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Dead or Alive 3

Dead or Alive 3

Japanese cover art

Developer(s) Team Ninja
Publisher(s) Tecmo
Designer(s) Tomonobu Itagaki
Series Dead or Alive
Platform(s) Xbox
Release date(s) NA 20011115November 15, 2001
JP 20020222February 22, 2002
EU 20020314March 14, 2002
Genre(s) Fighting game
Mode(s) Single player, multiplayer

Dead or Alive 3 (Japanese: デッドオアアライブ3 Hepburn: Deddo Oa Araibu Surī, abbreviated as DOA3 ) is a fighting game in the Dead or Alive series. It was released in 2001, exclusively on the Xbox as a launch title.


  • Gameplay 1
  • Plot 2
  • Characters 3
  • Release 4
  • Reception 5
  • References 6
  • External links 7


The basic gameplay controls and commands remain essentially unchanged from

  • Official website (Tecmo)
  • Official website (Team NINJA) (Japanese)
  • Dead or Alive 3 at MobyGames

External links

  1. ^ "Dead or Alive 3". Arcade Gear. Retrieved 2013-12-21. 
  2. ^ "Dead or Alive 3 for Xbox". GameRankings. 2001-11-14. Retrieved 2013-12-21. 
  3. ^ "Dead or Alive 3 for Xbox Reviews". Metacritic. Retrieved 2013-12-21. 
  4. ^ a b Xbox - DEAD OR ALIVE 3. Weekly Famitsu. No.915 Pt.2. Pg.103. 30 June 2006.
  5. ^ "Dead or Alive 3". Game Informer: 98. December 2001. 
  6. ^
  7. ^
  8. ^ "Dead or Alive 3 Review". Retrieved 2013-12-21. 
  9. ^ a b "Dead or Alive 3 Review". Retrieved 2013-12-18. 
  10. ^ a b "Dead or Alive 3 - Xbox - IGN". 2004-10-18. Retrieved 2013-12-18. 
  11. ^ Official Xbox Magazine, December 2001
  12. ^ "Dead or Alive 3 Review (Xbox)". 2001-11-14. Retrieved 2013-12-21. 
  13. ^
  14. ^
  15. ^ Next Generation, January 2002, page 33
  16. ^ Xbox World, issue 1 (April 2003), page 122
  17. ^ Icons: Dead or Alive (television program).
  18. ^ "Top 10 Best Fighting Games Of All Time". December 7, 2008. Retrieved April 3, 2013. 
  19. ^ Peter Rubin, The 50 Best Fighting Games of All Time,, March 15, 2011
  20. ^ GamesRadar US (2012-06-23). "The games that shaped a generation: Xbox". GamesRadar. Retrieved 2013-12-21. 


In 2008, Cinema Blend ranked it as the eight best fighting game of all time.[18] In 2011, Complex ranked it as the 15th best fighting game of all time.[19] GamesRadar included it among the Xbox games "that shaped the generation."[20]

Dead or Alive 3 sold more than one million copies in the first five months after its release.[17] The game became the third best-selling launch title next to Microsoft's Halo: Combat Evolved and Project Gotham Racing and the first third-party Xbox game to garner Platinum status.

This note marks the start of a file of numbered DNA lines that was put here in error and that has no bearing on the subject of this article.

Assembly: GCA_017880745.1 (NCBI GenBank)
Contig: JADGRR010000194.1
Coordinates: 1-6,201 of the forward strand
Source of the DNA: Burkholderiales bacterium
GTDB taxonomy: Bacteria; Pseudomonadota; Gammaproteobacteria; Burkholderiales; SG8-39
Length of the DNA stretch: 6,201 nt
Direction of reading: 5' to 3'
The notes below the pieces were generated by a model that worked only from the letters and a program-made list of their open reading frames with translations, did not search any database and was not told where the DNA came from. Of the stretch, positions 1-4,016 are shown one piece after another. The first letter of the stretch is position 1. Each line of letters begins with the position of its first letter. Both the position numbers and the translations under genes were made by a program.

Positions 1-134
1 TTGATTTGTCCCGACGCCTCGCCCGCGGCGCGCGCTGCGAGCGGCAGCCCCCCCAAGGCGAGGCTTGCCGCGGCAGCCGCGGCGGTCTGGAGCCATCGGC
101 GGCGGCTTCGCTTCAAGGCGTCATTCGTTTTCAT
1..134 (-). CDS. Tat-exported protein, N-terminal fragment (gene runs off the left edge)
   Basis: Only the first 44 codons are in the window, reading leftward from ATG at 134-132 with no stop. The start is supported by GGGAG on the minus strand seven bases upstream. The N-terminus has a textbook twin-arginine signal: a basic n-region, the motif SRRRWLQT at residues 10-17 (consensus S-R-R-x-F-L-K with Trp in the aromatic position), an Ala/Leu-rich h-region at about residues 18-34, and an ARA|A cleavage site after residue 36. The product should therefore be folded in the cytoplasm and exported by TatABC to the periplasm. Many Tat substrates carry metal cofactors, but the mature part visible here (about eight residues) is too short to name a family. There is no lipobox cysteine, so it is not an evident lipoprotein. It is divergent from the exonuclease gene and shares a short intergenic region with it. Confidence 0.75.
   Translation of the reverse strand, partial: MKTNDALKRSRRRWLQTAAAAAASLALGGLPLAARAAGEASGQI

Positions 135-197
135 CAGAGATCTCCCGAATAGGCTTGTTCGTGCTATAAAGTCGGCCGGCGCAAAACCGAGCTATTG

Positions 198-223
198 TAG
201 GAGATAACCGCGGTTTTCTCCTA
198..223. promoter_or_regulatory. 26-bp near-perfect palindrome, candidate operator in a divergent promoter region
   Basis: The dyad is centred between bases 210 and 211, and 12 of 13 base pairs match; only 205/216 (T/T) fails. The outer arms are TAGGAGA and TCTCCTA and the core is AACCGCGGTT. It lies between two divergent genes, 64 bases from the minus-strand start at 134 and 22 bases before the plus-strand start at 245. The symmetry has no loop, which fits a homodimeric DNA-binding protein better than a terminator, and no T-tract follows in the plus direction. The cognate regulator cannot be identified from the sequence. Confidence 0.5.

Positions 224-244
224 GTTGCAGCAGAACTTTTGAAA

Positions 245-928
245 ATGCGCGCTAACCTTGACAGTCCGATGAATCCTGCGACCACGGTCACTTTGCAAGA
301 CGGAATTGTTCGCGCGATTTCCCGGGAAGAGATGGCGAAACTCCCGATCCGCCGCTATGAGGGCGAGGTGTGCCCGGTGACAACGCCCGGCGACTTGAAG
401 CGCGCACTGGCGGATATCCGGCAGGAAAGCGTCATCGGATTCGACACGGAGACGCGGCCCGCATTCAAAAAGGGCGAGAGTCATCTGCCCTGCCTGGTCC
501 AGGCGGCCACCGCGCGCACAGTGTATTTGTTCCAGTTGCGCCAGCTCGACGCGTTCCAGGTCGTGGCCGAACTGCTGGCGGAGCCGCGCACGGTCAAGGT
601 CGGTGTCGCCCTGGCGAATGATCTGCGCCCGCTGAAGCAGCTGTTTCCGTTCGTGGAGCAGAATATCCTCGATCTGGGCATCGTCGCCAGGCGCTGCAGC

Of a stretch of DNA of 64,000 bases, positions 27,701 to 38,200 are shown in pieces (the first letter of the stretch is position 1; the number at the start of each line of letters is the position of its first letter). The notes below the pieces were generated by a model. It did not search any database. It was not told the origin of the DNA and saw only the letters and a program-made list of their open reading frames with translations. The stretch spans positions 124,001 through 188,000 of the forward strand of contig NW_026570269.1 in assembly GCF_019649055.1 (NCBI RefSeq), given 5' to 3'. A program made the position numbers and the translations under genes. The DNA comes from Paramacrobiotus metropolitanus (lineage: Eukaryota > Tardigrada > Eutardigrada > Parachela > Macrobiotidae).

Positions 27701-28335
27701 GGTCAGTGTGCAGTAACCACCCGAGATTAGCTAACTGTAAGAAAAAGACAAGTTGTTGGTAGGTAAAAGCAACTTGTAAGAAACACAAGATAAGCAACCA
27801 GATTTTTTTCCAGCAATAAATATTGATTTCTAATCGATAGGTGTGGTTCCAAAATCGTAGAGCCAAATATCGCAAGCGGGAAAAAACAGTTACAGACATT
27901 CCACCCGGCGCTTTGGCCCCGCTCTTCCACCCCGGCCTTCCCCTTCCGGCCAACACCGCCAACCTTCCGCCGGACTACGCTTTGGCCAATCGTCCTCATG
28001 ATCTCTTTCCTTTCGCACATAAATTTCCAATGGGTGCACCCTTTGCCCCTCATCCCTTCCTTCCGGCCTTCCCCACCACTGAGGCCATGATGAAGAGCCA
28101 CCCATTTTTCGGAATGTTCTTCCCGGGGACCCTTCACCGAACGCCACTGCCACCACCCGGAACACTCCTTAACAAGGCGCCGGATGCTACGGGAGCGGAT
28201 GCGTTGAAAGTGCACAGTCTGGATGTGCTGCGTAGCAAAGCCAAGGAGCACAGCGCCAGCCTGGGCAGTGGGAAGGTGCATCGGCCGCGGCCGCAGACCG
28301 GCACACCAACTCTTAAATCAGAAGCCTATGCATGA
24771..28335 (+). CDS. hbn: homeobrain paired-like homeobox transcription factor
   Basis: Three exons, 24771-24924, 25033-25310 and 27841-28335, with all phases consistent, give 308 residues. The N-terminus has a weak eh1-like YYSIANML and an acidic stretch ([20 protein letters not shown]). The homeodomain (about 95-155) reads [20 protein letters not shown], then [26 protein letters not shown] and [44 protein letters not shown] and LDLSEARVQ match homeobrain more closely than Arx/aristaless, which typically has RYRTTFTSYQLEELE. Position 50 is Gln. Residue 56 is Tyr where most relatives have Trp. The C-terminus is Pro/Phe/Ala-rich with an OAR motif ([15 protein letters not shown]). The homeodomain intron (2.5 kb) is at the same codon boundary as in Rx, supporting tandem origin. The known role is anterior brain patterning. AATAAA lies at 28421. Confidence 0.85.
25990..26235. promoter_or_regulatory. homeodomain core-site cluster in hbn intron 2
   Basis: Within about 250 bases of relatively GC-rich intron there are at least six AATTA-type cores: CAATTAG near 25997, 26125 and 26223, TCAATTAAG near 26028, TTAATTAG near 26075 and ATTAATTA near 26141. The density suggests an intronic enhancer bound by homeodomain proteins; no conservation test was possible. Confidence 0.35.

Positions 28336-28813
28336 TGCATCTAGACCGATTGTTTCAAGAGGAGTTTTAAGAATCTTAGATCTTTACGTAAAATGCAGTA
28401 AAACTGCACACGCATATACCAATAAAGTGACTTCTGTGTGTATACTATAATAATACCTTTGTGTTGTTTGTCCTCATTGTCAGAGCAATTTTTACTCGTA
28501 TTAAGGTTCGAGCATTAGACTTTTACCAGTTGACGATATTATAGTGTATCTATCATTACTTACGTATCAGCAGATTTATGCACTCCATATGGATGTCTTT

Upon its release, Dead or Alive 3 received mostly very positive reviews. In Japan, Famitsu scored the game a 37 out of 40.[4] IGN stated that it "represents the new standard of excellence that only the Xbox can deliver" and praised the game for its great attention to detail and its vast improvements on its predecessor.[10] GameSpot, on the other hand, opined that "once you get past its graphics, you'll find that Dead or Alive 3 doesn't offer much of anything that hasn't been done in other 3D fighting games."[9]

Aggregate scores
Aggregator Score
GameRankings 86.2%[2]
Metacritic 87/100[3]
Review scores
Publication Score
Famitsu 37/40[4]
Game Informer 9.25/10[5]
GamePro 5/5[7]
Game Revolution B[8]
GameSpot 7.9/10[9]
IGN 9.4/10[10]
OXM 9.5/10[11]
TeamXbox 8.2/10[12]
Gamereactor 9/10[13]
GameShark 8.9/10[14]
Next Generation [15]
Xbox World 9/10[16]


On June 2002, Official Xbox Magazine provided a 'Booster Disc' for DOA3 which included all of the extra costumes released on the EU and JP versions of the game, but it did not however contain the extra fighting moves or general game balancing tweaks that the other versions brought. The booster content continued to be provided with the Official Xbox Magazine demo disc from June 2002 to September 2002; each disc featured the same content but gave magazine buyers multiple times to acquire it. The Platinum Collection edition of the game was released in 2003.

A soundtrack CD for the game, titled Dead or Alive 3 Original Sound Trax (KWCD-1006), was released by Wake Up in 2002. Three guide books were published in Japan in early 2002: Dead or Alive 3 Guide Book (デッド オア アライブ3 ガイドブック) by Famitsu / Enterbrain, Dead or Alive 3 Kōshiki Kōryaku Guide (デッド オア アライブ3 公式攻略ガイド) by Kodansha, and Dead or Alive 3 Perfect Guide (デッド オア アライブ3 パーフェクトガイド) by SoftBank.[1]

The European and Japanese versions of Dead or Alive 3 feature more content such as extra costumes, a time attack mode and a new CG introduction. Because of its early release, the North American version does not feature any of the above.


Returning characters: Ayane, Bass Armstrong, Bayman, Ein (unlockable), Gen Fu, Helena Douglas, Jann Lee, Kasumi, Leifang, Leon, Ryu Hayabusa, Tina Armstrong, Zack. New characters: Brad Wong, Christie, Hayate, Hitomi. Boss character (unplayable): Genra.


The super ninja Ryu Hayabusa put a stop to the evil doings of Tengu. Nevertheless, it was too late to stop the Tengu of Destruction from triggering a massive, worldwide collapse. The collapse churns up a dense cloud that covers the entire planet in a shroud of darkness and fear. DOATEC has gone astray, turning into the hunting grounds for power-hungry scam artists. This is when DOATEC's development department (a fortress for state-of-the-art military technology) witnesses the success of a genius. Following Project Alpha and Project Epsilon, the ever ambitious Dr. Victor Donovan completes the Omega Project, producing a new Superhuman: Genra. This man, who was once leader of the Hajin Mon ninja, is no longer human, but a force of singular and unprecedented capabilities. A slaughterhouse has now been provided as the exclusive domain of the Omega superhuman. It is a realm that has come to be known as the world Combat Championship.

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